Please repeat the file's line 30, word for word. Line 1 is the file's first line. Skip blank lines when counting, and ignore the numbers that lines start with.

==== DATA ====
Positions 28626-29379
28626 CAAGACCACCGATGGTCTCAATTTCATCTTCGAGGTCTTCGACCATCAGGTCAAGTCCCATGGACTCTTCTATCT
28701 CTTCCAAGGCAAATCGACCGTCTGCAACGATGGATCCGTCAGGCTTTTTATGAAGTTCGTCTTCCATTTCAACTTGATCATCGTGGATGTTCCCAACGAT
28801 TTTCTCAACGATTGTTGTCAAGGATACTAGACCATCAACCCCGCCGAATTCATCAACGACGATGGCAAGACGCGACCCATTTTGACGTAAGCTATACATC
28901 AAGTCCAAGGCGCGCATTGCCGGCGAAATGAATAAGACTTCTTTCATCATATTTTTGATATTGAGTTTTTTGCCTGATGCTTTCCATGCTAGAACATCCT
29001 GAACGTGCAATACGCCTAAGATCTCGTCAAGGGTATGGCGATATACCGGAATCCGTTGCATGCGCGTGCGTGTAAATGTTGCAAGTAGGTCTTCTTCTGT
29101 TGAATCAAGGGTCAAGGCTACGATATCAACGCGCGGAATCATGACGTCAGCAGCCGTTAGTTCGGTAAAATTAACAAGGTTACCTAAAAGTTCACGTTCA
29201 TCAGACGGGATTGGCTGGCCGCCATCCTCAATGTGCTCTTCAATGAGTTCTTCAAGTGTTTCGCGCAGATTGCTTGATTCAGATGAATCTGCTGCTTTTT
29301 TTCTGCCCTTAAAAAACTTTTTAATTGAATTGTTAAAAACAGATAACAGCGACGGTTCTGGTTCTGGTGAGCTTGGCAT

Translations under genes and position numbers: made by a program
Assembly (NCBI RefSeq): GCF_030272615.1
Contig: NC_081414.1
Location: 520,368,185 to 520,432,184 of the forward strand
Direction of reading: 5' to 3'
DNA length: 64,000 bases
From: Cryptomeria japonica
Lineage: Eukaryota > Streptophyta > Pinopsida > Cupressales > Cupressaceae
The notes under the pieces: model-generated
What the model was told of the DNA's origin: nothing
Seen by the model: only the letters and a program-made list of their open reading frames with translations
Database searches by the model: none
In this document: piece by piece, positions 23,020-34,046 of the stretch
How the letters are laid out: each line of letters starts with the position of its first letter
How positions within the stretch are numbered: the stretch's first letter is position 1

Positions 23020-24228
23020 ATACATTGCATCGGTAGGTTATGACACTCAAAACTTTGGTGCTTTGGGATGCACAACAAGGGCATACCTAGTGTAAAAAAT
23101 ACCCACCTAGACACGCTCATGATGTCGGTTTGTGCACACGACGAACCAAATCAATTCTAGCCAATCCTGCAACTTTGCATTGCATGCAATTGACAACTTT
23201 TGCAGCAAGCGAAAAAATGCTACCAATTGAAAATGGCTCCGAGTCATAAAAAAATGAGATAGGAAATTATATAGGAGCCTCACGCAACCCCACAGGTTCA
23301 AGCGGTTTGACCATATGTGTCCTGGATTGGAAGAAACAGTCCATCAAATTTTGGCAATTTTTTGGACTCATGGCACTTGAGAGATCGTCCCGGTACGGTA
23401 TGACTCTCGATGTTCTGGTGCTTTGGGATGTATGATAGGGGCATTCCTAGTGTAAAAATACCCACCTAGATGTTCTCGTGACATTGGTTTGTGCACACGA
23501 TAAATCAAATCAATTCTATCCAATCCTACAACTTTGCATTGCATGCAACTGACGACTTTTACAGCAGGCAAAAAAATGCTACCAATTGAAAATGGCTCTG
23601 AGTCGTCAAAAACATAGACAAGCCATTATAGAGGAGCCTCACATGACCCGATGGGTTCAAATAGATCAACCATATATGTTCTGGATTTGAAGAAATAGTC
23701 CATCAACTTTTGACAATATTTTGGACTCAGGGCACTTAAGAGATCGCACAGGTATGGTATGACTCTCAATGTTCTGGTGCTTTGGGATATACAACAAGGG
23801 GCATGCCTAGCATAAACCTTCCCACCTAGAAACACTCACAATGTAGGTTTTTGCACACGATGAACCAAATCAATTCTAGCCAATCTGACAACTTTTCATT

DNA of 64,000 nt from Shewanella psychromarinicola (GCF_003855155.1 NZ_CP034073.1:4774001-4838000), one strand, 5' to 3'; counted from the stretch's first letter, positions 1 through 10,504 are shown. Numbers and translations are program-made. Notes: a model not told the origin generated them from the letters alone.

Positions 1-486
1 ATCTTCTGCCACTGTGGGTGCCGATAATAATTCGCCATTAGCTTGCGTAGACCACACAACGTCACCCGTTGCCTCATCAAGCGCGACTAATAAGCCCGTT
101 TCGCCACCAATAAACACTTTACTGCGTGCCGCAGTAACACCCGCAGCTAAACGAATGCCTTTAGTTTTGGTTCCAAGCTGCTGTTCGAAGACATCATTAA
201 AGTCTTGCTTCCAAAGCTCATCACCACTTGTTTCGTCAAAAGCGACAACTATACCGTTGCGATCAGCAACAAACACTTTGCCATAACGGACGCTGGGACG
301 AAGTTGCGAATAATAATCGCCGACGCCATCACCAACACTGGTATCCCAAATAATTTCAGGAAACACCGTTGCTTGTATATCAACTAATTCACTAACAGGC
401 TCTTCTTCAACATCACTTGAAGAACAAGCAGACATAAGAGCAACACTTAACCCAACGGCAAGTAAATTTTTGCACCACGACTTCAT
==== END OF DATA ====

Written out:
23401 TGACTCTCGATGTTCTGGTGCTTTGGGATGTATGATAGGGGCATTCCTAGTGTAAAAATACCCACCTAGATGTTCTCGTGACATTGGTTTGTGCACACGA